Chelsea House Publications | Pages: 208 | 2006-08-30 | ISBN 0816061629 | PDF | 15 MB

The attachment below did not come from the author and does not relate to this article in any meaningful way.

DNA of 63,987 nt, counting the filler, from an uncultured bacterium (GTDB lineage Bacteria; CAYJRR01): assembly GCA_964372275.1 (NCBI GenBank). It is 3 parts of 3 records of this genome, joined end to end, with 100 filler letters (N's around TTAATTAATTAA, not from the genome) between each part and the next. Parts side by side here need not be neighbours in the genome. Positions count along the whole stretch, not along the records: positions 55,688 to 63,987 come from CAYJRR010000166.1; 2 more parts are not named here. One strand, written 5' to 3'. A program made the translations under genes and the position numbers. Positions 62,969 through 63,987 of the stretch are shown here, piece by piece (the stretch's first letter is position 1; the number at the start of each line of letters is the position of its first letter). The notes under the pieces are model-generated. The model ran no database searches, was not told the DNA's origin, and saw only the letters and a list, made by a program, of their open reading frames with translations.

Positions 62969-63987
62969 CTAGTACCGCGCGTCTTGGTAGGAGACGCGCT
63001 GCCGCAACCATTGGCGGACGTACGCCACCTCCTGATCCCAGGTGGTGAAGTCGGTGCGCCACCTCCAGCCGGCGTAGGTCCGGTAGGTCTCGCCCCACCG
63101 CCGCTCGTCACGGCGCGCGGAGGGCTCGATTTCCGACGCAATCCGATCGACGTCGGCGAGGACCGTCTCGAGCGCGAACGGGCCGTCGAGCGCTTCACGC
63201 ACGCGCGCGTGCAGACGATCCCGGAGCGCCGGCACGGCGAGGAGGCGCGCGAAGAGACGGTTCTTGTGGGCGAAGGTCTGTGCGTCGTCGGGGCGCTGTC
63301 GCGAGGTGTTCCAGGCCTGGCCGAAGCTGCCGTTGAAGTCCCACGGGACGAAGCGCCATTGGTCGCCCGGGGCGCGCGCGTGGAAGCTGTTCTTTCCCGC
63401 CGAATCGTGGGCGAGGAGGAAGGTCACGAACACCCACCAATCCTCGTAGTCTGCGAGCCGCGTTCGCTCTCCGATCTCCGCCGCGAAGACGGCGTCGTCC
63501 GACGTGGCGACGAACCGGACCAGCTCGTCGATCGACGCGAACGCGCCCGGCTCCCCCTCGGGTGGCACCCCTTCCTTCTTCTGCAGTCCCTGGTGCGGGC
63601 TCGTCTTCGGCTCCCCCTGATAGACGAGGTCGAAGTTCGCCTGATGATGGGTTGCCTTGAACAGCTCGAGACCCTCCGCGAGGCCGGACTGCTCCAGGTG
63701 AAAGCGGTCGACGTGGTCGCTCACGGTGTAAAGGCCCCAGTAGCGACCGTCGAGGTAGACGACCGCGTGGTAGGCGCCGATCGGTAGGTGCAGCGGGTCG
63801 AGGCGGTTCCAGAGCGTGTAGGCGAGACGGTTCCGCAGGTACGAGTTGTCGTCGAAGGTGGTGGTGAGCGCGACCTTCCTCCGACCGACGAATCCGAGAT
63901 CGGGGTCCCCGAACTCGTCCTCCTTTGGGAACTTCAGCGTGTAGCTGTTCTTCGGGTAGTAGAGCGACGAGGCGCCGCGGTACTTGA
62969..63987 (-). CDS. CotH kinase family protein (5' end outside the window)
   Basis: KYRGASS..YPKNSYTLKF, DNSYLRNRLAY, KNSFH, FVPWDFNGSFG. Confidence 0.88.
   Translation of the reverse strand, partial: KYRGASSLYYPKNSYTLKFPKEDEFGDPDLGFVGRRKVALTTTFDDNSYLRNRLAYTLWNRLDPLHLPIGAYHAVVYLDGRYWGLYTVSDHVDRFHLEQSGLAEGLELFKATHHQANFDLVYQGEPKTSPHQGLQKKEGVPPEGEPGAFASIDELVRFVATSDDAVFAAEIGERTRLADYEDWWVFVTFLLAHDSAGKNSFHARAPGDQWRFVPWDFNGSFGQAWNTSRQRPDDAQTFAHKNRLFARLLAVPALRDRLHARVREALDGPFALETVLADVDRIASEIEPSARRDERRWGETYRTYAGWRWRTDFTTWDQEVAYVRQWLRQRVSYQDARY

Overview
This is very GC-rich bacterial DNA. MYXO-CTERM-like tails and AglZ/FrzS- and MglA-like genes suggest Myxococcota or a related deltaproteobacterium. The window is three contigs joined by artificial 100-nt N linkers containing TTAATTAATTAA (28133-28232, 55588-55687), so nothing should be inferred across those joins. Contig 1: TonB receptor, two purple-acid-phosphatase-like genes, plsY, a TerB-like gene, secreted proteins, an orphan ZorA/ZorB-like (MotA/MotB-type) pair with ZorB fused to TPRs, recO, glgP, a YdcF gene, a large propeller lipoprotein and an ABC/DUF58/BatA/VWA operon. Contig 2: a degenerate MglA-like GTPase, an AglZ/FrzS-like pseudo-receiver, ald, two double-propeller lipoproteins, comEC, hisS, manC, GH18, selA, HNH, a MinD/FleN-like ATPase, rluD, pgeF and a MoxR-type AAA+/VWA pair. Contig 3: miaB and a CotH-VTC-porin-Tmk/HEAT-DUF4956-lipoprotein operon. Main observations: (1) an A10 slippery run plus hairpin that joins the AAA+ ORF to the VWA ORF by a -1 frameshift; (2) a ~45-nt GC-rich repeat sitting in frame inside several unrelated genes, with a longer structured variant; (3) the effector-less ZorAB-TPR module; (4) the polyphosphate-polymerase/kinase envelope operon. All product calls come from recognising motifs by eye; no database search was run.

Biology: An Illustrated Guide to Science" is one of eight volumes in "Facts On File's" new "Science Visual Resources" set. Containing six sections, a comprehensive glossary, a Web site guide, and an index, "Biology" is an ideal learning tool for students and teachers of science. Full-colour diagrams, graphs, charts, and maps on every page illustrate the essential elements of the subject, while parallel text provides key definitions and step-by-step explanations. "Unity" - looks at the basic chemistry of all biological systems, such as carbohydrates, fats, and proteins. It also describes the essential instruments and techniques of biology. This section furthermore describes the most vital life processes from photosynthesis to respiration. "Continuity" - considers the ways in which biological systems reproduce. The basics of all forms of biological reproduction are covered, from those of unicellular organisms to flowering plants and mammals. It also details the genetic mechanisms of inheritance from one generation to the next. "Diversity" - provides an overview of the vast range of living organisms that inhabit Earth. The major categories that biologists use to classify these organisms are described, with examples provided. "Maintenance" - examines the ways in which various kinds of living organisms carry out everyday life processes, such as breathing, eating, movement, and excretion. "Human biology" - takes a closer look at the essential biological structures and functions of the human body. It describes how the raw materials required are taken in, digested, and transported to where they are needed; how waste products are removed; and how the body is able to sense and interact with its environment. "Ecology" - provides a brief look at how living organisms influence and are influenced by the planet they live on. The broadest of all biological processes are traced: the complex webs of survival that link the simplest bacteria to the most sophisticated carnivores. Finally, the elemental relations by which chemical and geological processes form the conditions for life are outlined.